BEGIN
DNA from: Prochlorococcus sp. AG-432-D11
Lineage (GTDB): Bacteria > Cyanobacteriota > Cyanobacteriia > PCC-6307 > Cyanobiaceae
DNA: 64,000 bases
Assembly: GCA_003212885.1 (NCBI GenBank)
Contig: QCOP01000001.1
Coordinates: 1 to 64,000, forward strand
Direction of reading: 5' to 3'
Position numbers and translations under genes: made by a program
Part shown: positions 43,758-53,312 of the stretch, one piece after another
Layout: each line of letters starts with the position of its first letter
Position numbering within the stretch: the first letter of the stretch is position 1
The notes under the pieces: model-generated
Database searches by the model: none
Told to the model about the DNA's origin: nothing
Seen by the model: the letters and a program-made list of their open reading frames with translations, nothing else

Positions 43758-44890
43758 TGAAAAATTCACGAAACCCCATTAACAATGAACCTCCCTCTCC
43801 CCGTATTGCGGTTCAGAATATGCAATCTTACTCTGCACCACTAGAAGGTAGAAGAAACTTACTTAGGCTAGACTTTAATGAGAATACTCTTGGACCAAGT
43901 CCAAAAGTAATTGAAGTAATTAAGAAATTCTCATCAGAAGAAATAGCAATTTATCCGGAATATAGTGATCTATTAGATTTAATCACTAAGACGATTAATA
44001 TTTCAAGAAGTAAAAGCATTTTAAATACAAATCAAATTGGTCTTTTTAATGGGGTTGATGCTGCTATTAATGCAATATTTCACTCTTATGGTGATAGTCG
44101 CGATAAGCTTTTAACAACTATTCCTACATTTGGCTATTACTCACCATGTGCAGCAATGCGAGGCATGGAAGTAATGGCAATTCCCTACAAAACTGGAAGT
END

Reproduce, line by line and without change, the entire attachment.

DNA from: Prochlorococcus sp. AG-432-D11
Lineage (GTDB): Bacteria > Cyanobacteriota > Cyanobacteriia > PCC-6307 > Cyanobiaceae
DNA: 64,000 bases
Assembly: GCA_003212885.1 (NCBI GenBank)
Contig: QCOP01000001.1
Coordinates: 1 to 64,000, forward strand
Direction of reading: 5' to 3'
Position numbers and translations under genes: made by a program
Part shown: positions 43,758-53,312 of the stretch, one piece after another
Layout: each line of letters starts with the position of its first letter
Position numbering within the stretch: the first letter of the stretch is position 1
The notes under the pieces: model-generated
Database searches by the model: none
Told to the model about the DNA's origin: nothing
Seen by the model: the letters and a program-made list of their open reading frames with translations, nothing else

Positions 43758-44890
43758 TGAAAAATTCACGAAACCCCATTAACAATGAACCTCCCTCTCC
43801 CCGTATTGCGGTTCAGAATATGCAATCTTACTCTGCACCACTAGAAGGTAGAAGAAACTTACTTAGGCTAGACTTTAATGAGAATACTCTTGGACCAAGT
43901 CCAAAAGTAATTGAAGTAATTAAGAAATTCTCATCAGAAGAAATAGCAATTTATCCGGAATATAGTGATCTATTAGATTTAATCACTAAGACGATTAATA
44001 TTTCAAGAAGTAAAAGCATTTTAAATACAAATCAAATTGGTCTTTTTAATGGGGTTGATGCTGCTATTAATGCAATATTTCACTCTTATGGTGATAGTCG
44101 CGATAAGCTTTTAACAACTATTCCTACATTTGGCTATTACTCACCATGTGCAGCAATGCGAGGCATGGAAGTAATGGCAATTCCCTACAAAACTGGAAGT